1/2" dyneema single braid main line, with 3/16" dacron double braid gripper line (samson LS - rated at 1200lbs)

rolling hitch slipped at 200lbs

rolling hitch with 3 turns slipped at 370 lbs

prusik slipped at 860 lbs

Icicle hitch did not slip, broke at 900lbs

Not sure if there is a statistical significant difference between prusik and Icicle (would have to do more pulls) but definite difference to the rolling hitch.

Note on the buntline tests . . . I did notice while doing them that I needed (and did put in) a bigger pin at one end, because the bend radius was just slightly too small and the bunt lines were all breaking at that end (I tossed those test results out). That was not happening with the bowline and figure 8, so the buntline is more sensitive to a small pin, probably because it tightens up around the pin.

 
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estarzinger

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The diamond knot is very weak compared to what you are doing.

Allen
so, you are the soft shackle expert . . .

I just pulled one - 1/8" amsteel - spec sheet says 2500lbs average break strength (with splices).

I expected the soft shackle to break at about 2500lbs.

But I got 4220lbs! Are you surprised by that?

One leg broke at the diamond. The other leg was still intact but probably would have broken quite quickly.

Pull - I need to get an larger diam oval shackle for this:

pull.jpg

Broken - the diamond knot came apart -

softshackle.jpg

 
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allene222

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The diamond knot is very weak compared to what you are doing.

Allen
so, you are the soft shackle expert . . .

I just pulled one - 1/8" amsteel - spec sheet says 2500lbs average break strength (with splices).

I expected the soft shackle to break at about 2500lbs.

But I got 4220lbs! Are you surprised by that?

One leg broke at the diamond. The other leg was still intact but probably would have broken quite quickly.

Pull - I need to get an larger diam oval shackle for this:

attachicon.gif
pull.jpg

Broken - the diamond knot came apart -

attachicon.gif
softshackle.jpg
I am the guy you are thinking of. An expert? That is a different discussion.

I had several soft shackles tested at New England Rope courtesy of Brion Toss. They were 3/16 Dyneema supplied by New England Rope, not Amsteel. They broke between 6000 and 7000 pounds. The testing I have done myself has always been a comparison of different lines. For a soft shackle, I would have a link of the same line with two eye splices and that test link would always break first so I would say that the soft shackle was stronger than the line it is made of. The New England Rope testing showed strengths from 103% to 116% of line strength so I stuck with my statement about it being stronger than the line it is made of. To tell you the truth, I expected them to be stronger than what NE Rope found.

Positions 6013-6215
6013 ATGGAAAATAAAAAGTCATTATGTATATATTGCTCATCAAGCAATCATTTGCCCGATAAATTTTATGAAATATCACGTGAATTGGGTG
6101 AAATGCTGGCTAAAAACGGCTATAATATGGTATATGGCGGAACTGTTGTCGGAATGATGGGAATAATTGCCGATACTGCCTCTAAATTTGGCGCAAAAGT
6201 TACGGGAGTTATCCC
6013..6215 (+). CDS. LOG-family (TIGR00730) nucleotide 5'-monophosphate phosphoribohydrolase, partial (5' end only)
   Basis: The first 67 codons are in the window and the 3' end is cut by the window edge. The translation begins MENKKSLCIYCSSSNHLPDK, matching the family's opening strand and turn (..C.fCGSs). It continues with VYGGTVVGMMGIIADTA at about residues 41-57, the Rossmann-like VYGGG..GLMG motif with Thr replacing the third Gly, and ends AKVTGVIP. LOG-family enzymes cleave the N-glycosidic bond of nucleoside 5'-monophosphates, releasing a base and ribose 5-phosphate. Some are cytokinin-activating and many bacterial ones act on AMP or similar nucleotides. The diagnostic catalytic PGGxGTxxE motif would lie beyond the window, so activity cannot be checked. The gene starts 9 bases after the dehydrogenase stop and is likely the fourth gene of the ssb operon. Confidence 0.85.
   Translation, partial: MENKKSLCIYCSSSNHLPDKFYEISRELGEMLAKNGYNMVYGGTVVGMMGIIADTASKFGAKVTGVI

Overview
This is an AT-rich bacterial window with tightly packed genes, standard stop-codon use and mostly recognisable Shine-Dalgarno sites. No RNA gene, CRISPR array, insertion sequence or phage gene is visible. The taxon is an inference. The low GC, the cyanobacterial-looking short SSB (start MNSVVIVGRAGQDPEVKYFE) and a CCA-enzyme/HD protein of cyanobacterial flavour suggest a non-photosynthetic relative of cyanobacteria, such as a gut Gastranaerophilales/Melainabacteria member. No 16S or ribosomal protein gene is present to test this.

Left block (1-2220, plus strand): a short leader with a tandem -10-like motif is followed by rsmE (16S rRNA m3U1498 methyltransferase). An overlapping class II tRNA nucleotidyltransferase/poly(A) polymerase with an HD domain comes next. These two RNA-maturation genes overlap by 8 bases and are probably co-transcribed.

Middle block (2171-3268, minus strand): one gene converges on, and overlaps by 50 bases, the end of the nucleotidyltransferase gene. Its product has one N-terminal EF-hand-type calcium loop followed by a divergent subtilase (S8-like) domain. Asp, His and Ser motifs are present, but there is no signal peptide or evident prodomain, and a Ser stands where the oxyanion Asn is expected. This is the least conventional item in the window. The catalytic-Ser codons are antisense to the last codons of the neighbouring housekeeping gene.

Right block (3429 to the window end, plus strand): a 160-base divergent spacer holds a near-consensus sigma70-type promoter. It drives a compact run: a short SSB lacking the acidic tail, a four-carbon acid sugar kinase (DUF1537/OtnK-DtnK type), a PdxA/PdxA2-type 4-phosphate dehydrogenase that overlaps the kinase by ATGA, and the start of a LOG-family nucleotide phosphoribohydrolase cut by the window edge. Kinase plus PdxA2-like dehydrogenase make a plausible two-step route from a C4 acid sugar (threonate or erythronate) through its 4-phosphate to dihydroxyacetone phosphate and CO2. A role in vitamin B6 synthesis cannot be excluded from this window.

The construction of a soft shackle is theoretically four times the strength of the line so what you did broke at 42% of its theoretical strength instead of the ~30% at NE. There was a lot of variability in the NE testing so you might want to run some more samples. To answer your question I would have to say I am pleasantly surprised but what you found is closer to my expectation than what I actually found at NE Rope, but how can I argue with them?

I have also broken a lot of soft shackles and they always break at the diamond knot right where the line enters the knot.

Allen

 

estarzinger

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Second one.

4380lbs

This one broke first at the diamond, and then immediately at the lock point.

softsmaller.jpg

Allen,

don't be shy . . you have done us all a service by innovating and explaining soft shackles . . .and I love your weather site also.

 

estarzinger

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Shackle 3:

4130lbs broke like the first one (one strand at the diamond . . .if we could get both strands truly evenly tensioned we could probably greatly increase the strength)

Yes, I will check the line strength tomorrow . . .but Samson's dacron line strengths were spot on so I trust the rated numbers.

shackle3.JPG

 

allene222

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Interesting point. You may be getting higher strength because of the long tails you have leading to the diamond knot. Amsteel does stretch ( maybe 2% in your test) and that can even out the load.

 

estarzinger

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Amsteel line strength - Samsons rated load (2500lbs) look spot on again.

For 5 pieces with bury splices on each end: I got average 2428lbs or 97% (133 stdev), and I did not do really careful tapers at the end of the bury's.

Simple hand sewn sewn splices do not works as well with dyneema as with dacron. I got full strength with the dacron sewn splices while I got 81% (5 pull average) in dyneema.


allen, on 31 Dec 2013 - 17:11, said:
Interesting point. You may be getting higher strength because of the long tails you have leading to the diamond knot. Amsteel does stretch ( maybe 2% in your test) and that can even out the load.

That's a possibility. I also only hand tightened the diamond knots. So they may have tightened up more evenly with the slow hydraulic pull.
 
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estarzinger

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Back to dacron double braid for a minute - adding New England Ropes Stayset data.

Bowline still statistically equal to Figure 8

NER ropes breaking at lower % of rated strength, but that may be because they are using a different measure of rated strength. I have asked, and I will check with my own "full strength" breaks.

NER ropes appear to have lower stdev (perhaps higher quality consistency?)

The NER line is 2.33x times higher in (retail) price than the Samson LS

Bowline
Samson LS 1/4": 1582lbs, 83% of rated strength, 5% StDev
Samson XLS 1/4": 1582, 71% of rated strength, 3% StDev
New England Ropes StaySet 1/4": 1575lbs, 67% of rated strength, 1% stdev

Figure 8 loop
Samson LS 1/4": 1590lbs, 84% of rated strength, 3% StDev
Samson XLS 1/4": 1590lbs, 69% of rated strength, 2% StDev
New England Ropes StaySet 1/4": 1558lbs of rated strength, 66%, 1% StDev